The stuff that forms on the water line of a swimming pool could be calcium deposits, algae buildup or residue from contaminants such as sunscreens and lotions. Calcium scale appears as a white, rough or chalky substance. Algae feels slippery to the touch and often appears as a green or brownish film. Contaminants can leave brown, oily or grimy residue along the waterline.
Scale forms as water evaporates from the pool, leaving behind calcium carbonate. High levels of calcium in municipal water or an imbalance in the pool water pH worsen the problem. In some cases, the pool requires partial draining and refilling to reduce the calcium concentration. Then, the pool owner must lower the pool pH to dissolve the scale. The ideal pH range to prevent scale formation is between 7.2 and 7.8. If the scale does not dissolve, the owner should scrub it away using a solution of diluted muriatic acid or similar pool-safe stain-and-scale remover.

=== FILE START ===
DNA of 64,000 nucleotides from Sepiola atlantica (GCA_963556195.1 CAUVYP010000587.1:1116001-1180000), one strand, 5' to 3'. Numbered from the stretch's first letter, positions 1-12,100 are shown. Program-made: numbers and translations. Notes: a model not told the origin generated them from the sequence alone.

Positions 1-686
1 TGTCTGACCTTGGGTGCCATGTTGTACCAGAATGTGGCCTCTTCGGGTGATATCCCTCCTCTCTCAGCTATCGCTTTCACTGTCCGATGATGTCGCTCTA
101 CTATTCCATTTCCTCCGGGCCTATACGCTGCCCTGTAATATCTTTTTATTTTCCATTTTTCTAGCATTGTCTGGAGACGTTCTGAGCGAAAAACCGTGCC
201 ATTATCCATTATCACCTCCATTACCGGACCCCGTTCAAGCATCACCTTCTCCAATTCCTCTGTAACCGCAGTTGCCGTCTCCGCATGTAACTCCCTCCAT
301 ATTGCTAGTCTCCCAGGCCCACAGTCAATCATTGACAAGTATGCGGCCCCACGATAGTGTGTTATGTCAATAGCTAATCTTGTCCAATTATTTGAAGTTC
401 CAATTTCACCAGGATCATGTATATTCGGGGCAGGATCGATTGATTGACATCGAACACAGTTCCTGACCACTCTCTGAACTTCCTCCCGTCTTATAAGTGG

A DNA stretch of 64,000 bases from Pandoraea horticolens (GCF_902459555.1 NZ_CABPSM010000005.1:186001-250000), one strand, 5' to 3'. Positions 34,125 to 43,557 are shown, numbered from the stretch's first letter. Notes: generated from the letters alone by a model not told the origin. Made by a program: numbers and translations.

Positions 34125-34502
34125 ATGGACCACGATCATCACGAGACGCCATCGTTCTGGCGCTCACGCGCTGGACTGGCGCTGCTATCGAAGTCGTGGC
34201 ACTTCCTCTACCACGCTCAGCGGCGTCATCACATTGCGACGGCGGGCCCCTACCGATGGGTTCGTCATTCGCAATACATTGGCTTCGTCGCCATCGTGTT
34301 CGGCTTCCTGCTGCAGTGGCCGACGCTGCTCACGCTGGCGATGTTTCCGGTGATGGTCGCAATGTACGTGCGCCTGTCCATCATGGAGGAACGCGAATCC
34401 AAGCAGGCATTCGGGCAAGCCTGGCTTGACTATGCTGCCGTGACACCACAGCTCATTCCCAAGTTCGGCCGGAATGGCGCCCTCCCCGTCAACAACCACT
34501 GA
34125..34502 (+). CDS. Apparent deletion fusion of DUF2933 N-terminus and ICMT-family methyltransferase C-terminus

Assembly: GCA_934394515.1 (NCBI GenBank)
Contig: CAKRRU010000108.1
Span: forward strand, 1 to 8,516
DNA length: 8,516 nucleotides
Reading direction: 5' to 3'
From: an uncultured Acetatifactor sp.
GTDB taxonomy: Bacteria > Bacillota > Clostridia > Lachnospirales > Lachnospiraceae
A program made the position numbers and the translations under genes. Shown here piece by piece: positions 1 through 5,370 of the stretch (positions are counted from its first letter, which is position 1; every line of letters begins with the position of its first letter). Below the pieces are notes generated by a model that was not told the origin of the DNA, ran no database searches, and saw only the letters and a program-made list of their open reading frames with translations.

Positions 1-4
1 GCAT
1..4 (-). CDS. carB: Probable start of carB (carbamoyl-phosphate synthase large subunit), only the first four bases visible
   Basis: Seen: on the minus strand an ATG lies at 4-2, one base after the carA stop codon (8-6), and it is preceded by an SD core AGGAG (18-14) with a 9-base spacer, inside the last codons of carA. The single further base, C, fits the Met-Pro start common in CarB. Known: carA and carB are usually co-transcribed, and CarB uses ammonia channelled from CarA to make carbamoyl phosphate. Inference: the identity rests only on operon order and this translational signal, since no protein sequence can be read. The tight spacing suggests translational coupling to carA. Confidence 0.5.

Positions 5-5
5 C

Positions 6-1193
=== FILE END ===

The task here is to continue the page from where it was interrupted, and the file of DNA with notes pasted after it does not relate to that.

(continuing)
Algae growth occurs when chlorination levels are too low or organic matter, such as dead leaves or grass, falls into the pool. Pool experts recommend removing solid plant matter from the pool, scrubbing away as much algae as possible, and then shock treating the water with chlorine to kill the algae.
A pool-safe cleaner is useful for scrubbing away contaminants along the waterline. Pool owners can minimize problems with contaminants by maintaining the pool's filtration system and requiring swimmers to shower before entering the pool.